Though he was running the Retroactive label with Damon Booker, Carl still needed an outlet that was solely his own, with no external interference or influence. Planet E is his world — the name inspired by a documentary about the cosmos that used music from Brian Eno’s Apollo: Atmospheres and Soundtracks. The label’s full name, Planet E Communications, is based on the idea that there’s a communication between Earth and space, the man on the moon and the space shuttle. It’s also a nod to Warner Communications, doing that ‘hood thing of adding clout to your business by borrowing from an established corporate identity. But Planet E is anything but corporate. The entire ethos is centred in representing a broad spectrum of music outside the sphere of what many would define as techno, while representing techno from Carl’s perspective.
Like the rest of Detroit’s old guard, Carl got the majority of his musical education from the enigmatic Electrifying Mojo, the DJ and radio host who captivated the imaginations of Motor City’s Black communities in the early eighties. Mojo’s eclectic curation introduced his listeners to a rich, diverse cross section of music and artists, joining the dots between seemingly disparate genres, distilling the funk into four hours that represented Black music and the numerous tributaries that fed into and inspired it.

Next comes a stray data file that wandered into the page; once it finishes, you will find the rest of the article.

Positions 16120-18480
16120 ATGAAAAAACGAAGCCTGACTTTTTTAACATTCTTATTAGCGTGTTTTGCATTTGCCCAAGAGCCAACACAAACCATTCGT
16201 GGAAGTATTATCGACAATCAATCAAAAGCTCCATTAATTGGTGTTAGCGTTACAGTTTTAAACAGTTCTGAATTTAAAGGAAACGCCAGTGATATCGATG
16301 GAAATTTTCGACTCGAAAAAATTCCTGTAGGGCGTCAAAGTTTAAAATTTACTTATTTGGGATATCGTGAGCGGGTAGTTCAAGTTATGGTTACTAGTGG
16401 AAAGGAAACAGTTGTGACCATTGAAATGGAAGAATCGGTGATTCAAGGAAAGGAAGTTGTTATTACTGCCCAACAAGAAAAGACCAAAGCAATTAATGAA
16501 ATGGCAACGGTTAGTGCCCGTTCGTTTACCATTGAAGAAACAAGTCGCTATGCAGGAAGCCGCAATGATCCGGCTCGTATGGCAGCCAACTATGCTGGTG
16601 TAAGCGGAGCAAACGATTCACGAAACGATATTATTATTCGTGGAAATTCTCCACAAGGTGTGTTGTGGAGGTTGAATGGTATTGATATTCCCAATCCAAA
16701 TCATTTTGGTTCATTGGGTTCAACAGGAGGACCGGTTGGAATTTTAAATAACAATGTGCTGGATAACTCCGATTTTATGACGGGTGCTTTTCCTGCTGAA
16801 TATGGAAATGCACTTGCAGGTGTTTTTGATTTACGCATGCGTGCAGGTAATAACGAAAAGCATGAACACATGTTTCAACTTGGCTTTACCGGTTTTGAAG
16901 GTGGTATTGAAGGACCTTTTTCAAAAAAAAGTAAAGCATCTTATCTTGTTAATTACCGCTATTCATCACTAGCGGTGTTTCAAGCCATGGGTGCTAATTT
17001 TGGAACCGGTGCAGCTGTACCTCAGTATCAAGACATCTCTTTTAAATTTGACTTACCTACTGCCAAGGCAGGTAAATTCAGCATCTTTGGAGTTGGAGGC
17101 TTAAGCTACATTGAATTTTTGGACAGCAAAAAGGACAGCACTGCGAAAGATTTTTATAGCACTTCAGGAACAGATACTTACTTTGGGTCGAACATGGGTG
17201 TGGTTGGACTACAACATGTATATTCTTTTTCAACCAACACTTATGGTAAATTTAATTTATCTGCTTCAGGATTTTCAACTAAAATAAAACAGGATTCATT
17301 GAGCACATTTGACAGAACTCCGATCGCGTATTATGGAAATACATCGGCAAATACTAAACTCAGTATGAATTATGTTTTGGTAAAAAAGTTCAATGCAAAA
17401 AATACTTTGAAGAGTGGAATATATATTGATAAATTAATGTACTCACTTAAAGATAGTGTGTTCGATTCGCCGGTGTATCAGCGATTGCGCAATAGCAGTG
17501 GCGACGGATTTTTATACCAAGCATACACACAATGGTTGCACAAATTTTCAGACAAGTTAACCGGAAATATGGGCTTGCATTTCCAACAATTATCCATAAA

“Because of how it was presented to me, or how I interpreted it growing up, what made Black music was not only music that was Black or just music that was from the United States,” Carl explains. “What made Black music was that other shit that was funky, too.” By ‘other shit’, he means Gary Numan’s “Cars,” the B-52’s “Mesopotamia” and Kraftwerk’s “Numbers,” among countless others.
“He was playing all this amazing Black music on a Black radio station. But then he was bringing in this other music and we just didn’t care what colour it was, didn’t know what colour,” he adds.